Widow warns of the dangers of oilfield workCathy Ries has some blunt advice for anyone thinking of going to North Dakota’s oilfields to make extra money: “Don’t.” If a loved one is adamant about going, she said, “Make sure that every day you work there you realize the decisions you make, your work ethic — everything — could cost someone else their life if not their own.”
By: By Anna Jauhola , Forum Communications Co., The Jamestown Sun
SALEM, S.D. — Cathy Ries has some blunt advice for anyone thinking of going to North Dakota’s oilfields to make extra money: “Don’t.”
If a loved one is adamant about going, she said, “Make sure that every day you work there you realize the decisions you make, your work ethic — everything — could cost someone else their life if not their own.”
Cathy is the widow of Richard “Rich” Ries, 38, of Salem, who died Jan. 27 in a boiler explosion near Keene, N.D. She said extended family is helping her and the couple’s two junior-high-aged children work through the tragedy.
“I didn’t think this was a possibility,” she said of Rich’s death. “I hope others look at it more seriously than we did, even though you don’t want to think about it.”
Rich planned to work in the oilfields for two years to make extra money, Cathy said in tearful interviews recently with The Daily Republic. He started Sept. 1 with Patterson UTI Drilling Company. Prior to that, he worked for Gessner Welding in Salem for 14 years.
Cathy said the qualifications for the Bernie Saggau Award in Iowa are a good description of her husband, who is an Iowa native and received the award during high school.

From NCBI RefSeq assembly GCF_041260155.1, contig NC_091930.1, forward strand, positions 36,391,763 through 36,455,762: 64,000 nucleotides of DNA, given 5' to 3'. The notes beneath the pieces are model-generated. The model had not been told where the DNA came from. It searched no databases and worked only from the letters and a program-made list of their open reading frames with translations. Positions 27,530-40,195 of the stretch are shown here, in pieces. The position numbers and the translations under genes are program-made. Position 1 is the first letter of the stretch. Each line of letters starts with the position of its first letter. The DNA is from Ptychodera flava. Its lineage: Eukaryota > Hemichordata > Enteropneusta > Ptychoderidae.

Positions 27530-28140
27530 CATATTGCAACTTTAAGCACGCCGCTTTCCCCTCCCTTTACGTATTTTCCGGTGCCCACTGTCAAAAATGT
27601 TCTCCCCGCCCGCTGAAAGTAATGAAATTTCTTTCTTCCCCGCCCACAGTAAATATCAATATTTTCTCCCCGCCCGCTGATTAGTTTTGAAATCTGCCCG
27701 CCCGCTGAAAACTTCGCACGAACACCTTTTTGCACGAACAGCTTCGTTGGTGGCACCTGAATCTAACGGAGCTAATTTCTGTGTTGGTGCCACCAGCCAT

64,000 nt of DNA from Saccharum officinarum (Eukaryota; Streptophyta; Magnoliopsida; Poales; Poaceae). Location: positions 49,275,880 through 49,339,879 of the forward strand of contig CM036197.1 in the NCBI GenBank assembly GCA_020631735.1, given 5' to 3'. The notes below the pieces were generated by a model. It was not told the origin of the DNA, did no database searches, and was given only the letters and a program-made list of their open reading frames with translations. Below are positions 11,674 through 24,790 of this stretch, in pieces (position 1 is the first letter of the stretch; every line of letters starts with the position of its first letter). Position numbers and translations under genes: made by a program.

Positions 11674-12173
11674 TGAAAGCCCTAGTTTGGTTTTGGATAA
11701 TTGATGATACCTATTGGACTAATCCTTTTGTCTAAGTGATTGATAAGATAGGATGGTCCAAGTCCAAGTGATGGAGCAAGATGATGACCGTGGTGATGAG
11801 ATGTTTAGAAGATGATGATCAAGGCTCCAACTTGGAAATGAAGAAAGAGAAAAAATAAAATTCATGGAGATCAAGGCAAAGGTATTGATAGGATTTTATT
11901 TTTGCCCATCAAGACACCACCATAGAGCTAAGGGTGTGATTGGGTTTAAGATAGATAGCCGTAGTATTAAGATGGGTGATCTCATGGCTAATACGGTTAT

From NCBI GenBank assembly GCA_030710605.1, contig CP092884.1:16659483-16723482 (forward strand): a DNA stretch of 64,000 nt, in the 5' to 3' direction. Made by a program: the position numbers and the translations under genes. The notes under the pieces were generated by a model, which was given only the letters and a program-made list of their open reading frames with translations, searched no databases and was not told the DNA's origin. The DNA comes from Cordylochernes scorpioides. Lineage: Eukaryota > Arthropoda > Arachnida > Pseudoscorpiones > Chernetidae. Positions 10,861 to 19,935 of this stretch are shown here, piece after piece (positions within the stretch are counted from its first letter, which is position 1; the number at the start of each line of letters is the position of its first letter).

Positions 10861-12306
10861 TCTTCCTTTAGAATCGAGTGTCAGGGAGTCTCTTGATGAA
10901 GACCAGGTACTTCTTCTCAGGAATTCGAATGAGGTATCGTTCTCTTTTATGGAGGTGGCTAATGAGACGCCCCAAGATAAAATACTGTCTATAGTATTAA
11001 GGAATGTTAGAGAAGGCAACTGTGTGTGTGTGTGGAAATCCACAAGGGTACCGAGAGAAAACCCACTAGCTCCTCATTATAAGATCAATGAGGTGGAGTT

The award honors a student from each Iowa high school every year who best exemplifies a patriotic spirit; strong religious and moral convictions; the qualities of honesty, integrity and sportsmanship; and the belief that both games and life should be conducted by the rules.
“That’s him,” Cathy said, her voice cracking.
Cathy and Rich met through a friend in Iowa, where they both grew up. Cathy had three children from a previous marriage and always wanted to move to South Dakota, where her parents were raised and her family spent many vacations.
“That’s all there was to it,” she said with a laugh. “After my first son went to college, I said I was going to South Dakota to shop for a town.”
When she chose Salem, Rich moved there in 1997 before Cathy did so he could be with her, she said.
The couple married in 2002. Cathy said counseling will eventually be sought for their two children.
“Jared’s just wrestling for his dad now,” she said. “The kids are doing fine. Everybody in the family is pulling together.”
Cathy’s three children from her previous marriage live nearby — in Sioux Falls, Salem and Harrisburg — and Rich’s family isn’t far away in Iowa.
Cathy said Rich had life insurance, and she expects minimal financial strain resulting from his death.
“I’ll just have to be careful. I’m not rich, I’m not poor — I’m going to be OK,” she said.
Anna Jauhola is a reporter
at The Daily Republic,
which is owned by Forum